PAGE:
Author: Sorrentino, Gilbert
Date published: July 1, 2011
The Wife/The Goddess
The curtain opens to reveal two rooms, equal in size; that is, the stage is halved. There is a connecting door between the rooms. The room on the left is a study, with desk, bookcases, typewriter, desk lamp, waste basket, etc. The room on the right is a living room, sparsely furnished with couch, end table, and lamp. Perhaps a magazine or two on the end table. The living room is empty as the play opens, but in the study we find the Poet at his desk, seated broodingly before his typewriter, staring at it. He is casually dressed. The lighting should be soft.
POET: (Slapping the palms of both hands smartly against the edge of the desk)
What in the name of Christ do they- does she want of me? Work Work, work at that rotten job all day, and then come home to - what? My studyl Jesus Christ! HA! Mystudyl (He rises, walks about aimlessly) But I'm not bad, damn it, not bad. They're being published She likes some of them too, she says she does, when she says any-thing anymore. Well, and if I weren't a poet, what would she like then? Would she even bother to come home, come in the fucking house? That's all she cares about, reading the poems, as if I'm not here, like I'm existing for her. Reading the poems- she even takes the goddam poems I throw in the wastebasket and reads them. I'd rather burn the damn things than let her think for a minute that I write them to please her. For her! (He mimics a female voice.) O, that's a good one lover, that's a fine one . . . that one isn't so good, now, is it? Do you think? Don't you think it's too long? I mean, shouldn't it end here? What do you think, dear? Dear! And now how many weeks? How long has it been? She's all right, with her friends, but what am I, a goddam hunk of tin? I have to wait till she's ready! She gets hot pants and I have to kiss her feet. Good old hubby! Bitch! Why the hell did I ever marry the whore? (He returns to the table, calmly takes the sheet of paper out of the typewriter, crumples it, throws it in the waste basket, and inserts another sheet) BECAUSE I LOVE HER! (He laughs, then jumps from his chair, and looks into the other room) O God! I thought maybe she was home. (He returns to the desk, and as before, stares at the paper)
Enter the Wife and the Lover into the living room. She is dressed in a mannish suit, short hair, she carries a paper bag, which she places on the table. He is dressed in a Broadway manner, loud tie, wide lapels, pointed shoes, keychain, broad-brimmed hat. He should look seedy. Give him a penen moustache, preferably one (obviously) painted on. His whole effect should be one of artificiality, and he should smile fatuously the entire time he is on stage, even when he speaks. The Wife takes a bottle of whiskey out of the bag, leaves the room, and returns with two water glasses. While she is gone, the Lover should examine the label on the bottle, the lamp, his shoes, his lapels. He should comb his hair, twirl his keychain.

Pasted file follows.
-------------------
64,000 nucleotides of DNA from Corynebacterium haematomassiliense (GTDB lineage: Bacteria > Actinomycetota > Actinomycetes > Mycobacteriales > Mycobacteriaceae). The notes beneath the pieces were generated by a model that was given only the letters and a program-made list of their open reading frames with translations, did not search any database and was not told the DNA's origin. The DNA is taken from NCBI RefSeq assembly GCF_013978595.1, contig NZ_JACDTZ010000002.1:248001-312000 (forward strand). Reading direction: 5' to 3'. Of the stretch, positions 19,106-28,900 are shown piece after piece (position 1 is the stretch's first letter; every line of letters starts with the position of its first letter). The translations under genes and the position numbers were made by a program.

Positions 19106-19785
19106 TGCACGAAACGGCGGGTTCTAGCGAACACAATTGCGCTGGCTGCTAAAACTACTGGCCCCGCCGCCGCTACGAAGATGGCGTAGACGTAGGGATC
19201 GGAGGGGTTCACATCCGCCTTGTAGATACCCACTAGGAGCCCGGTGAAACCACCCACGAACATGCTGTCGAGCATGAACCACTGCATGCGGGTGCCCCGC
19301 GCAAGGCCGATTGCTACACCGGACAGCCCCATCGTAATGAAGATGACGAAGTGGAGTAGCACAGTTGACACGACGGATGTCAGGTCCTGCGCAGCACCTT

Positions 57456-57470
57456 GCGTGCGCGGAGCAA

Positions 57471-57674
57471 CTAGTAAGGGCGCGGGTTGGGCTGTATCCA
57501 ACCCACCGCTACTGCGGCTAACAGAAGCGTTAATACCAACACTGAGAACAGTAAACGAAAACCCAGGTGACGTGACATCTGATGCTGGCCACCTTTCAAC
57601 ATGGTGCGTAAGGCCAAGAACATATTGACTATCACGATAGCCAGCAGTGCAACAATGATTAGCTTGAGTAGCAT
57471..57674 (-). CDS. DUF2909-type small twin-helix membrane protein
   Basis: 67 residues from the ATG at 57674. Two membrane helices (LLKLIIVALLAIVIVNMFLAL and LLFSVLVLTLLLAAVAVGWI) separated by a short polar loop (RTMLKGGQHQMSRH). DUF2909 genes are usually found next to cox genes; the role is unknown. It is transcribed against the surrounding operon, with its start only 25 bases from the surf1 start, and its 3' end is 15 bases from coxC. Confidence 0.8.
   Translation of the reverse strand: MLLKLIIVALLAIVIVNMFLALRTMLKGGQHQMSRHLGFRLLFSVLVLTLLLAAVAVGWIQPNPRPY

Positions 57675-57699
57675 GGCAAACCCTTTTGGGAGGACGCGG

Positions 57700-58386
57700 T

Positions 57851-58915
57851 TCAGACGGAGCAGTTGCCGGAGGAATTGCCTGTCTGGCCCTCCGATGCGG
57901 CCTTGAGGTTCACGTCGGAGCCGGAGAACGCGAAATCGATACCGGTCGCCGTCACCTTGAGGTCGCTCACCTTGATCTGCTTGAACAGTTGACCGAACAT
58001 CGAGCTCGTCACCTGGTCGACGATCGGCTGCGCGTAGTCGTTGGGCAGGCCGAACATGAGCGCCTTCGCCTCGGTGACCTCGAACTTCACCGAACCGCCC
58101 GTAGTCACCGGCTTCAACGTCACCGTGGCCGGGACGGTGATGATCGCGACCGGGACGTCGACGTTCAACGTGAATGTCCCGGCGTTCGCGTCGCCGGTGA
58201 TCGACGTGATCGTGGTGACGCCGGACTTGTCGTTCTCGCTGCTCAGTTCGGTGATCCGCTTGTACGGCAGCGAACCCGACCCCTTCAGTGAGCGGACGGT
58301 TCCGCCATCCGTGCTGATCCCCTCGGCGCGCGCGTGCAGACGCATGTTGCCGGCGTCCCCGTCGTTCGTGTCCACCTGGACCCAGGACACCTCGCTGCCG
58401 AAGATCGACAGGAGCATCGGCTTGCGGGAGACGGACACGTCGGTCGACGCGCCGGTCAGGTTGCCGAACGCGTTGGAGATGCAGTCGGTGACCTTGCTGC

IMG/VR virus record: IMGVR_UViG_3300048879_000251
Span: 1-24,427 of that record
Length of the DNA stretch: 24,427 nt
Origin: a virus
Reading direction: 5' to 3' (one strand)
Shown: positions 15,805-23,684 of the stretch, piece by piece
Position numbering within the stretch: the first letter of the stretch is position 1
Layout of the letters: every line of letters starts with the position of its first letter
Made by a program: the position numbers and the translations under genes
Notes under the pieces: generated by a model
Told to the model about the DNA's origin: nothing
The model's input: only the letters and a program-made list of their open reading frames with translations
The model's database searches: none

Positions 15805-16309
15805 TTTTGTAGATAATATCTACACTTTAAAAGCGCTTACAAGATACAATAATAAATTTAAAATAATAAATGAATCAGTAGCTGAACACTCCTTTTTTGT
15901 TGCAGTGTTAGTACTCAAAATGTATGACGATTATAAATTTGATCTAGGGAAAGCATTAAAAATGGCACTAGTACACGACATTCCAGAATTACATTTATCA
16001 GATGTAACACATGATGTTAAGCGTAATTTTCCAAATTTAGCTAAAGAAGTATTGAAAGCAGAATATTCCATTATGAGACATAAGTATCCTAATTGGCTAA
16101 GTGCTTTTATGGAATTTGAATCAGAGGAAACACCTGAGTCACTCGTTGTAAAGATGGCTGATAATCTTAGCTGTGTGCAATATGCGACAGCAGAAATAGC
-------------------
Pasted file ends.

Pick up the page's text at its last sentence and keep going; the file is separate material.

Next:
WIFE: You take yours straight, I bet, honey. You look like that kind of a man.
LOVER: You bet, kid.
(She pours two good sized shots, and turns to him, hands him a glass)
WIFE: Luck, honey! Luck!
LOVER: I'm with you, baby.
(They drink the whiskey off, and she pours two more, sits on the couch. She hands him the second drink. He takes it, and removes his hat, places it carefully on the end table. They look at each other in a parody of love. The poet begins typing - that is, he hits at one key steadily, his wife looks up at the end of the door of the study. She calls to him)
WIFE: I'm home, dear! Guess who's with me?
POET: O Christ. (To the door, as he continues to bang the key) PERCY SHELLEY? No, DIZZY DEAN!
WIFE: O, write your old poems. (To the Lover) My husband is a poet, you see.
LOVER: (Looking through a magazine, or tying his shoes, or otherwise distracted.) Yeah? That's great, kid. I like poems myself. (He begins to sing) O, she stood right there, in the moonlight here, and the wind blew up her nightie . . .
WIFE: O, please. Don't be sofreshl I know that's a risqué song. (She simpers coyly and bolts her whiskey.)
POET: For Christ's sake! Can I do some work around here? Who the hell is that loud-mouth with you? Eddie?
WIFE: No, it's not Eddie. It's an old friend I ran into. From college. (The Lover slaps his thigh and makes a great show of noiseless laughter) I do wish you'd come out and say hello and have a drink. You're so unsociable.
POET: I don't want to see old friends! From college! (He rises, goes to the door, then returns to the desk. He makes an obscene gesture and seats himself) I'm too busy; I'm writing.
WIFE: (In a manner totally unlike any she has so far exhibited, an absolutely regal voice, a magnificence of bearing, but this to be real. This is the Goddess, and no pose of the Wife's) Are you writing a poem for me- dear?
POET: No. For me. Just for me! And my great, world-wide authence.
WIFE: I'm your great authence. / am. (Suddenly, she recovers herself, and slips back into the silly half-drunk wife. She turns to face the Lover) I'm so sorry, hon. We really don't fight at all, my husband and I. It's just that he's so sensitive so often. But it's all for me, all the work is for me . . . (her voice tightens) And he knows it, the dear.
LOVER: That's good whiskey, kid. Want another? Hey, listen. You're sure your husband don't mind this? I mean, me comin in with you an all. He don't even know me an he might get the wrong idea. (His grin becomes lecherous, and he pours out two more whiskeys)
WIFE: Don't be silly, lover. O, dear. I'm sorry, I'm so embarrassed that I called you -
LOVER: Hell. Kid. Ha, ha. Don't worry, you could do worse, sugar.